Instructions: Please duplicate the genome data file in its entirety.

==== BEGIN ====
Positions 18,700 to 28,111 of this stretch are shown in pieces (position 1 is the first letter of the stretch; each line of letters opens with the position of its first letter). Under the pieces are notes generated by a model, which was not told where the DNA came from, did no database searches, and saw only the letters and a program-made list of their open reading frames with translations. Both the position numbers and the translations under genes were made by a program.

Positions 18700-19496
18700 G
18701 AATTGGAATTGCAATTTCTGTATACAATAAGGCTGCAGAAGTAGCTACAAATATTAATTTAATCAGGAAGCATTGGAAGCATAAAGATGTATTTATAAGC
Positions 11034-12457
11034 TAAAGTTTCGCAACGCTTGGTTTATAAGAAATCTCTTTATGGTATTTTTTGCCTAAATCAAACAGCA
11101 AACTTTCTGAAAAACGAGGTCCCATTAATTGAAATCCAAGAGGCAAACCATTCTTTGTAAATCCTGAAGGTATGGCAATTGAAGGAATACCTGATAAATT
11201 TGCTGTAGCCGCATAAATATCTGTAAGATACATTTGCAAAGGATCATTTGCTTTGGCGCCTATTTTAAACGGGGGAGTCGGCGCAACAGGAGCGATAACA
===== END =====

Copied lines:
Positions 18,700 to 28,111 of this stretch are shown in pieces (position 1 is the first letter of the stretch; each line of letters opens with the position of its first letter). Under the pieces are notes generated by a model, which was not told where the DNA came from, did no database searches, and saw only the letters and a program-made list of their open reading frames with translations. Both the position numbers and the translations under genes were made by a program.

Positions 18700-19496
18700 G
18701 AATTGGAATTGCAATTTCTGTATACAATAAGGCTGCAGAAGTAGCTACAAATATTAATTTAATCAGGAAGCATTGGAAGCATAAAGATGTATTTATAAGC
Positions 11034-12457
11034 TAAAGTTTCGCAACGCTTGGTTTATAAGAAATCTCTTTATGGTATTTTTTGCCTAAATCAAACAGCA
11101 AACTTTCTGAAAAACGAGGTCCCATTAATTGAAATCCAAGAGGCAAACCATTCTTTGTAAATCCTGAAGGTATGGCAATTGAAGGAATACCTGATAAATT
11201 TGCTGTAGCCGCATAAATATCTGTAAGATACATTTGCAAAGGATCATTTGCTTTGGCGCCTATTTTAAACGGGGGAGTCGGCGCAACAGGAGCGATAACA